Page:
The contract requires the company to provide all screening and testing required for employees to carry firearms, provide appropriate uniforms, provide field supervision including weekly unannounced inspections, and be able to start within 48 hours of the award.
Filling a need
The community survey on budget and planning priorities listed "maintaining safe and secure school buildings and grounds" as a priority among 87 percent of the 912 respondents -- including parents, district employees and students -- who answered that question, according to a copy of the survey results presented to the board by the Citizen's Budget Advisory Committee in January.
"Safety of school buildings" was ranked a high priority by 76 percent of 885 respondents who answered that question. Three-quarters of the 910 respondents marked having a security entry point at every school as a high priority.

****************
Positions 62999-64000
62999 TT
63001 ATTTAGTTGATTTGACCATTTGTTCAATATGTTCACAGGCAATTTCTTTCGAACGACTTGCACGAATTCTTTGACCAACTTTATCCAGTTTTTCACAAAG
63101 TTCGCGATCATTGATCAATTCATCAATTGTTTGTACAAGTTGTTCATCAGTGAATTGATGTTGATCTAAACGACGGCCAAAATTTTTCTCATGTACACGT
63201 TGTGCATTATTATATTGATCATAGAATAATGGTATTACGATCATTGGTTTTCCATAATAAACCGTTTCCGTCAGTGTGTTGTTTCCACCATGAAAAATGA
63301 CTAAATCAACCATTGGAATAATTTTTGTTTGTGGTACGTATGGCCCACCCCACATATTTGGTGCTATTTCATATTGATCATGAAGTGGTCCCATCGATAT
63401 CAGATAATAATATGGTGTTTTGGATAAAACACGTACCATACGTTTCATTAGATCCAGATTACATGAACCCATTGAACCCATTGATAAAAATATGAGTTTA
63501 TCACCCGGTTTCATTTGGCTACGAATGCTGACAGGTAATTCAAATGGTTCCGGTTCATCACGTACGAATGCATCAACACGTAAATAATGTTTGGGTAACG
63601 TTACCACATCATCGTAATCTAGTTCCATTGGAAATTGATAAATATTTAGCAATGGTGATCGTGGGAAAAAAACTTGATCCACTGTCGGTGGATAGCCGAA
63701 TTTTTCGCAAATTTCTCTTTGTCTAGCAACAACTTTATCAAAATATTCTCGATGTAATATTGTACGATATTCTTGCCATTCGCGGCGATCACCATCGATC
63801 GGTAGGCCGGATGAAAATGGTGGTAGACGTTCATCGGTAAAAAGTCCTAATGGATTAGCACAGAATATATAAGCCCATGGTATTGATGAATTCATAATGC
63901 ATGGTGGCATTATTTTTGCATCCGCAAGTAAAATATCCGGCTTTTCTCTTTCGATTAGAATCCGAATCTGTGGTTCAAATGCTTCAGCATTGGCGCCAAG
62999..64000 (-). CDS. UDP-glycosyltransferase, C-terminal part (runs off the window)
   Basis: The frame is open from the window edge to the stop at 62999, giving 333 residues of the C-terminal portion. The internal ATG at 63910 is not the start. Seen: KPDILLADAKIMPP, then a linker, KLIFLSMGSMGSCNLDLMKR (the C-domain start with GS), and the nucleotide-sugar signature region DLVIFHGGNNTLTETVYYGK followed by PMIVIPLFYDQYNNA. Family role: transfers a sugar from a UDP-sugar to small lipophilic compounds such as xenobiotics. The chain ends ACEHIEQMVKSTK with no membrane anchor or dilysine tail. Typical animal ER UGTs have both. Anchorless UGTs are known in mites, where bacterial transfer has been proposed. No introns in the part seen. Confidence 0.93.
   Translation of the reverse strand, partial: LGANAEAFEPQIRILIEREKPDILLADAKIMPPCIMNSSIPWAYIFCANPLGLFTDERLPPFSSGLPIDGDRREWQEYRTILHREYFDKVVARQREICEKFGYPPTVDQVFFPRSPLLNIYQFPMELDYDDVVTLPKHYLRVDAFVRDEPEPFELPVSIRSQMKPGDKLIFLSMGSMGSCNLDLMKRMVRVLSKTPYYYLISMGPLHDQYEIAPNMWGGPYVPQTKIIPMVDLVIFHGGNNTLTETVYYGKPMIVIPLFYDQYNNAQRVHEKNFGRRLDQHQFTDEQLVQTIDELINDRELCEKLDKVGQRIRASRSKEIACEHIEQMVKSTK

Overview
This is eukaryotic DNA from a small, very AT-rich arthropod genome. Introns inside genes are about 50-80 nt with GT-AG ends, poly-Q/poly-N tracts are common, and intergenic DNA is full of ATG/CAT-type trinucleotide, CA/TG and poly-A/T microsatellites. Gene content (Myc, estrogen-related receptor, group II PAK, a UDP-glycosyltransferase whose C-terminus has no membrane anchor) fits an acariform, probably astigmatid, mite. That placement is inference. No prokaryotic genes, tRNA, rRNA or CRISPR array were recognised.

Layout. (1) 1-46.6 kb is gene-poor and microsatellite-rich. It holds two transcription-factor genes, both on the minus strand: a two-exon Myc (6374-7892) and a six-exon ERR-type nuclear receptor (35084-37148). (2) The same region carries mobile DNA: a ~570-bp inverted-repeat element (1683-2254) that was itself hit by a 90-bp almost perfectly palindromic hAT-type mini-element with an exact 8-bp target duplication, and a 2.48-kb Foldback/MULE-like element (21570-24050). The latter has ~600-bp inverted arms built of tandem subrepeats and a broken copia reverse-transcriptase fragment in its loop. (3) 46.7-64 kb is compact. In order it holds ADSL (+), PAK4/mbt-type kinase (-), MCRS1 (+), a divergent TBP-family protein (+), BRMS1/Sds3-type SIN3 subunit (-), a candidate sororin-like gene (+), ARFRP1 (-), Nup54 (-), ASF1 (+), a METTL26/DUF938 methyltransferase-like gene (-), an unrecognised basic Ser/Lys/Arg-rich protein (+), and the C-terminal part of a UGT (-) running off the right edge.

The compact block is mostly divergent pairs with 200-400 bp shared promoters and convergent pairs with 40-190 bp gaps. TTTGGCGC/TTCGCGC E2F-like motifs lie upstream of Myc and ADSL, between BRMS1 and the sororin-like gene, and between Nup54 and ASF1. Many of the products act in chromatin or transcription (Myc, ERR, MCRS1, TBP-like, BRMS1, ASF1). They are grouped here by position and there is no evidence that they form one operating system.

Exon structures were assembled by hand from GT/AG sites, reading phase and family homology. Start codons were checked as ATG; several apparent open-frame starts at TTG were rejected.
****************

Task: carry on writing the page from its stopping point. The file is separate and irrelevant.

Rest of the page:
A summary of recurring themes from an open-ended question about what the district could do better included increasing resources to prevent bullying, enforcing discipline rules and securing additional "resource officers." The district's community survey did not directly ask respondents about armed security officers.
Superintendent Rick Mills, Deputy Superintendent of Operations Don Hall and Aranibar have all pointed to the survey as showing the community's desire for better security in the schools.
But Miner said the results aren't that clear. The community also ranks keeping salaries and benefits competitive to attract and retain talented staff as a priority, and recruiting and retaining highly qualified teachers as a high priority.